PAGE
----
Golisano Chief Named President of Child Neurology Society
URMC's chair of pediatrics, neuroblastoma expert takes on national role
Wednesday, August 29, 2012
The Child Neurology Society is a non-profit professional association of 1,300 pediatric neurologists in the United States, Canada, and worldwide who are devoted to fostering the discipline of child neurology and promoting the optimal care and welfare of children with neurological and neurodevelopmental disorders. These disorders include epilepsy, cerebral palsy, mental retardation, learning disabilities, complex metabolic diseases, nerve and muscle diseases and a host of other highly challenging conditions.
“This position represents an enormous opportunity to champion internationally the cause of children and families with neurological and neurodevelopmental disorders and to enhance the ability of the health care community to meet their needs,” Schor said. “It will grant me the honor of facilitating education and communication on behalf of these children, families, and health care professionals.”
In addition to performing the dual roles of the seventh chair of Pediatrics at the University of Rochester and the pediatrician-in-chief of the Golisano Children's Hospital, Schor is a child neurologist and holds appointments in URMC's Departments of Neurology and Neurobiology & Anatomy. Before coming to Rochester, she held the Carol Ann Craumer Endowed Chair for Pediatric Research at Children’s Hospital of Pittsburgh of the University of Pittsburgh Medical Center and was chief of the Division of Child Neurology, director of the Pediatric Center for Neuroscience, and associate dean for Medical Student Research at the University of Pittsburgh School of Medicine.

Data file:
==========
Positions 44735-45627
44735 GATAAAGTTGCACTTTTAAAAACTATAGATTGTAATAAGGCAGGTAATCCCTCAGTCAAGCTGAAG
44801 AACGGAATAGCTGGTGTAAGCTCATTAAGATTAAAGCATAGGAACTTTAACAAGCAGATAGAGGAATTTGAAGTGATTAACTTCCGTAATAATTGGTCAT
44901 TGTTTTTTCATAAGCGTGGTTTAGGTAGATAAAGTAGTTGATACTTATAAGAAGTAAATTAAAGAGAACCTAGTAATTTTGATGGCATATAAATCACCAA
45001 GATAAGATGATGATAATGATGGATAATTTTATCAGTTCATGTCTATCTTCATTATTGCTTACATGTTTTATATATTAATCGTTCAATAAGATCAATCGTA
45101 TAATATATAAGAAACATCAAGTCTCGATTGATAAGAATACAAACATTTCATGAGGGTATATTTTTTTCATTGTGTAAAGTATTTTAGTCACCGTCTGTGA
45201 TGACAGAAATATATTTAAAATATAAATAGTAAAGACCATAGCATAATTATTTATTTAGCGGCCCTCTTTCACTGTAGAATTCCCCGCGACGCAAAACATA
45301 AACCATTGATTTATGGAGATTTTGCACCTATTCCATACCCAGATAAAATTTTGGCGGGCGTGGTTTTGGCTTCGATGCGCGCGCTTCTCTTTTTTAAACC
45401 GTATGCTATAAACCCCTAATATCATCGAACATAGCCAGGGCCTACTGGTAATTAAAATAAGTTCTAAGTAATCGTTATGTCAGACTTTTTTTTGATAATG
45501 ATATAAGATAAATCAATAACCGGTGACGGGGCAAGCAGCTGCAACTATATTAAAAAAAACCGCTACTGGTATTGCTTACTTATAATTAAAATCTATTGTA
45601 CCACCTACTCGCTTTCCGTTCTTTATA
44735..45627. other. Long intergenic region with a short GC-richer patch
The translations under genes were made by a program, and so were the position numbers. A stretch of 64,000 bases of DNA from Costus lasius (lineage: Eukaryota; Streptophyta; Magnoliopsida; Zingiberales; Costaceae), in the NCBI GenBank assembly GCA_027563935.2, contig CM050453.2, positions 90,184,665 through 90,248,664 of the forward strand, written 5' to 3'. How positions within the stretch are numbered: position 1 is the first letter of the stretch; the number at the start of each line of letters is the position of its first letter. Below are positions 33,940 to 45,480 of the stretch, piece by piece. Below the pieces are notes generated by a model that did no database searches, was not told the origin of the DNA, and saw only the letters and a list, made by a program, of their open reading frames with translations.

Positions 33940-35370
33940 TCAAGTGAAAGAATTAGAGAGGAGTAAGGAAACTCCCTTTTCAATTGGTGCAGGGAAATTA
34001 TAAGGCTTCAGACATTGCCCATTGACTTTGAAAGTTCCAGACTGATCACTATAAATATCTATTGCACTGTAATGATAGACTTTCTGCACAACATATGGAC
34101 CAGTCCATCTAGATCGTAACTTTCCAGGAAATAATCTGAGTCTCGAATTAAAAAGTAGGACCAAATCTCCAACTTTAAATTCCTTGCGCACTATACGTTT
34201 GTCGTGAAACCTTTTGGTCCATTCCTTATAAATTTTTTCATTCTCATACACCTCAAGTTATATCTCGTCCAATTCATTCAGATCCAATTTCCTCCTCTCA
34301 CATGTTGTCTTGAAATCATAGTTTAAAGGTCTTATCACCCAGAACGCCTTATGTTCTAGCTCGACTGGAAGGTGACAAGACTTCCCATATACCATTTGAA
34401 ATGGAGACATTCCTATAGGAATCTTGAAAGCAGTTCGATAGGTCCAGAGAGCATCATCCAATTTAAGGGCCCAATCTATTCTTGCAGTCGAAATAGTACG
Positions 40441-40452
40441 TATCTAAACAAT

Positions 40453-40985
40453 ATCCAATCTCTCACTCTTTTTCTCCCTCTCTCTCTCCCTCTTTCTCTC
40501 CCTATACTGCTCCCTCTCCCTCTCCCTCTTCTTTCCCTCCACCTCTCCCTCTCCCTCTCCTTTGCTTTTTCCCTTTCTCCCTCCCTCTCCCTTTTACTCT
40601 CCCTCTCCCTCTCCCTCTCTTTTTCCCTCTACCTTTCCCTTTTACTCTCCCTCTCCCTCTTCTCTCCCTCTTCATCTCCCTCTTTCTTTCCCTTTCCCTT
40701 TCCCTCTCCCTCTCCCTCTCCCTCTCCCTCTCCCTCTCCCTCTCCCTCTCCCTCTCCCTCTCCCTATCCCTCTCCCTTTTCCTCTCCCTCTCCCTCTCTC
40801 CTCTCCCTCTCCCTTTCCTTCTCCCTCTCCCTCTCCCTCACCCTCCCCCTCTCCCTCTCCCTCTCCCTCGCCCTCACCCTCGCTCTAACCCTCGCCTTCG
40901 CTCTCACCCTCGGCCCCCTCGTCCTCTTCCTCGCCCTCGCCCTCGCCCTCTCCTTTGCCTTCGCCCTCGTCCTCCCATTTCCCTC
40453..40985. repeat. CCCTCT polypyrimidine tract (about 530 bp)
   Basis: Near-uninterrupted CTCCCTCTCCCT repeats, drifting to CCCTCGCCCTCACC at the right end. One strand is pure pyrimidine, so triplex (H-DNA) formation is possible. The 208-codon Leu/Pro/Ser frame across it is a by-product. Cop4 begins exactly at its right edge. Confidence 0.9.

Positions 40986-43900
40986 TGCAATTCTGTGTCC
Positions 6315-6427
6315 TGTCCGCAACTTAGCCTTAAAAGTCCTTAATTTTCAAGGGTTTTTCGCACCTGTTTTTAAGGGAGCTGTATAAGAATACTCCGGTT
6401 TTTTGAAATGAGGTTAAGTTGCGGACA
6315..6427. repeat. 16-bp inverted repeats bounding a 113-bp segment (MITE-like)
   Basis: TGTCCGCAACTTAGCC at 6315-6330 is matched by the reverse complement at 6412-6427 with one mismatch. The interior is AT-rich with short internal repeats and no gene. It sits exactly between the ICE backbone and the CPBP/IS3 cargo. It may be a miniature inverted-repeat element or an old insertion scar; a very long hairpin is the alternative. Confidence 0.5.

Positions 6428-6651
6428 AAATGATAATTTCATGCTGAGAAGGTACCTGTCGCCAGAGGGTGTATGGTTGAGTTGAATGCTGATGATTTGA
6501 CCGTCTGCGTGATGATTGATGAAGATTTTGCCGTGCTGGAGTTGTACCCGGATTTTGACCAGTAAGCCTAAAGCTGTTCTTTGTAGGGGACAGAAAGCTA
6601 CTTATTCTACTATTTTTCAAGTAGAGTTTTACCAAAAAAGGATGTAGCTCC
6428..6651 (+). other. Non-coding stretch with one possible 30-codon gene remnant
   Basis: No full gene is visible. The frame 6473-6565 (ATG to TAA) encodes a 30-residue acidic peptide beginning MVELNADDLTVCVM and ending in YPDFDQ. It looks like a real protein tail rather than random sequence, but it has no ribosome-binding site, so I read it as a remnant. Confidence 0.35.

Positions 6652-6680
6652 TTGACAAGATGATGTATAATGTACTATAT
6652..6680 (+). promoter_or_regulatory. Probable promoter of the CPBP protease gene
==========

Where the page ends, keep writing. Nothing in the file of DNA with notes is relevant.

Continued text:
Schor trained in Pediatrics and Neurology at Boston Children’s Hospital
of Harvard University. She received her M.D. from Cornell University Medical School and her Ph.D in Medical Biochemistry from the Rockefeller University.
Schor is nationally recognized for her research on neuroblastoma (the most common tumor of the nervous system in children) and the role of oxygen radical damage in degenerative disease of the nervous system. She has spent the past two decades pursuing potential treatments for neuroblastoma, a frequently fatal cancer of childhood that grows from immature nerve cells.